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a message from the ced COVID-19 RESOURCES

REINI MARSH Central Florida Chapter Executive Director

CAI is monitoring the outbreak of the COVID-19 coronavirus and its impact on community associations. We are encouraging CAI members, chapters, and the community associations industry in general— from homeowner leaders, community association managers, management company executives, and business partners—to follow the latest guidance and updates issued by the Centers for Disease Control and Prevention. CAI has posted a story on HOAResources.com for more information on the virus and how to protect against it. Click here to read it. There are also another valuable article posted that I encourage you to read called Holding HOA Meetings Virtually Because of COVID-19. CAI and fellows of the College of Community Association Lawyers (CCAL) present a special virtual, LIVE Q&A presentation about the issues facing community associations due to coronavirus pandemic. Click here or the image below to view CAI’s Coronavirus resources page and watch the videos.

There will not be a regular April meeting, but the Second Harvest Food Bank still needs our love as they have ramped up their efforts to feed many people who have lost their jobs. I know we all have a pantry full of food, and if you would like to do a little road trip over to drop off a donation, I would be delighted to help you. Contact me at 407-913-3777 or exdir@caicf. org to arrange the drop off. I am in contact with the food bank and we are going to set up a time to do a CAICF food donation on Thursday, April 2nd (what would have been our meeting day). They need our help and we are just the group to give it to them! So pack up some canned beans and whatever else you can and drop it off next week! We have CANCELLED the April 16th New Member Breakfast and will reschedule it a little later this year. The April 23rd Happy Hour at Grills Orlando is TBD (to be determined) at this time.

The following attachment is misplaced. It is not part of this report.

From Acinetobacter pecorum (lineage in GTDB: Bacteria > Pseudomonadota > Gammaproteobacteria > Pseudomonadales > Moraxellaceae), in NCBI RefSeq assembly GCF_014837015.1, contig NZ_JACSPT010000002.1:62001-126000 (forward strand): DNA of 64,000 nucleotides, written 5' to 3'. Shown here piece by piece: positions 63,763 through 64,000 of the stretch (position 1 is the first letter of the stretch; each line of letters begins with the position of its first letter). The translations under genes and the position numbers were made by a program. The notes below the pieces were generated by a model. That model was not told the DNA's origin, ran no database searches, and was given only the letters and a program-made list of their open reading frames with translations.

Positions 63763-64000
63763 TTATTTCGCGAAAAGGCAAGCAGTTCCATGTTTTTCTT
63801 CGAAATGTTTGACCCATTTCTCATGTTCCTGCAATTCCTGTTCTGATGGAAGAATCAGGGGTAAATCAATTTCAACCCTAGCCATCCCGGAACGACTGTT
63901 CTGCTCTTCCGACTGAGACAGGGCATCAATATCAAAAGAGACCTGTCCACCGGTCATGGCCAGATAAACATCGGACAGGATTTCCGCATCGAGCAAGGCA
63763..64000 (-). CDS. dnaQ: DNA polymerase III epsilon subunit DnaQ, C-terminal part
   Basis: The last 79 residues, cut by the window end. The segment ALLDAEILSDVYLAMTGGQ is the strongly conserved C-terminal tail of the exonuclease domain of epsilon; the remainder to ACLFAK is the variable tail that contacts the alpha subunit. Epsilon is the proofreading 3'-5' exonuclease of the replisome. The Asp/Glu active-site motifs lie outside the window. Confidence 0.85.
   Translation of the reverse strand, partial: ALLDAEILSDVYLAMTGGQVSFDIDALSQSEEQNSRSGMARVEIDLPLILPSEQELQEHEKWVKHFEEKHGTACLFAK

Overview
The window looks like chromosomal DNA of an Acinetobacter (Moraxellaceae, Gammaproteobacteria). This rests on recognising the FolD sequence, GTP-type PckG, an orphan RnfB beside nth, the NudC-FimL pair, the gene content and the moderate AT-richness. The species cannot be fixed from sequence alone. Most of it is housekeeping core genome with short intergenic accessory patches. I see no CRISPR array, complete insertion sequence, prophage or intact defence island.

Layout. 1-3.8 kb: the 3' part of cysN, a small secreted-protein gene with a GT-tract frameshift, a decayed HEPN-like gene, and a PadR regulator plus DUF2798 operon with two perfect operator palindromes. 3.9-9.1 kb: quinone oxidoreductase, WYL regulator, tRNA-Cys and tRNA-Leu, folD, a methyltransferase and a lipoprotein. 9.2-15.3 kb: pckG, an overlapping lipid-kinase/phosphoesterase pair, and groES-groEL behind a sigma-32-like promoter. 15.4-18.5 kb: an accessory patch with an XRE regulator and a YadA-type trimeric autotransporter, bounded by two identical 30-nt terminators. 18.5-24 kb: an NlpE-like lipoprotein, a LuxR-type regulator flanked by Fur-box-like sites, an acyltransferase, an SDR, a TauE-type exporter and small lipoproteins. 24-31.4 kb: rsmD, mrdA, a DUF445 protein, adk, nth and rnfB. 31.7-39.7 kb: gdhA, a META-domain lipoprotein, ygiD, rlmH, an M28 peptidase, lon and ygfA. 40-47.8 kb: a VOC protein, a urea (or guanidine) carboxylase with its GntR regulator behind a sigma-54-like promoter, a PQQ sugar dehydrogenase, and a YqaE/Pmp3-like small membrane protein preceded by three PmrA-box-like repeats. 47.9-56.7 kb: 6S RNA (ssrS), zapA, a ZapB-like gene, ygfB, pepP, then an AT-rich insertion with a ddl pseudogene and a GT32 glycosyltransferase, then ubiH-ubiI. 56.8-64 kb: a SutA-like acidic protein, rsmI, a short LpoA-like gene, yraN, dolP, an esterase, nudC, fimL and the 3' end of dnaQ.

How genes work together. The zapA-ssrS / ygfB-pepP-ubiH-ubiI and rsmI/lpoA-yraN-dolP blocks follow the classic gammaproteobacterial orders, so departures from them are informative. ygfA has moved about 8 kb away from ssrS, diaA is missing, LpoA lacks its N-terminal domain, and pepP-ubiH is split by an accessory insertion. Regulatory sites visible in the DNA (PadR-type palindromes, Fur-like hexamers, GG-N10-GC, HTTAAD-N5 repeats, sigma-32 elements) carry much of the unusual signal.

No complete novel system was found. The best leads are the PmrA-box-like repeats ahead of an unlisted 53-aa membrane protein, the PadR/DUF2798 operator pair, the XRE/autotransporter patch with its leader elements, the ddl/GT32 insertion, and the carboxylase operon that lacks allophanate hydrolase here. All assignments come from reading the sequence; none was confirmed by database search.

NEW MEETING POLICIES When meetings do resume, the Chapter will be offering FREE lunch and attendance at the special CEU meetings to Manager Members and Homeowner Leaders (HOA Board Members), and Business Partner members will pay a flat fee of $30. (Non-members will be charged a different rate.) These meetings will have a limited seating capacity so we do ask that you register for the meeting in advance. We understand things come up, so if you are unable to attend a meeting you have registered for, please cancel your reservation as our seating is limited and we do close registration once the max has been reached. You may contact Reini Marsh at exdir@caicf.org or 407913-3777 to cancel.

EVENT CANCELLATIONS We are thankful for our partners who are still out there doing the landscaping, quoting bids on painting projects and managing communities. As many of us work from home and stay in contact with our business partners, committees and boards, we are reminded of how as Americans we find a way to keep connected. We do not know how long social distancing and working remotely will last, but we will do our best to keep you informed.


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If the max has been reached for a meeting, we will maintain a wait list and fill those spots with any cancellations received. Contact Reini Marsh to be added to the wait list. Please also note our No Show Policy for these special meetings. Those who no show on two separate occasions will be removed from the invite list for these meetings. We appreciate your understanding, as CAICF grows we want everyone to have the opportunity to attend these amazing events!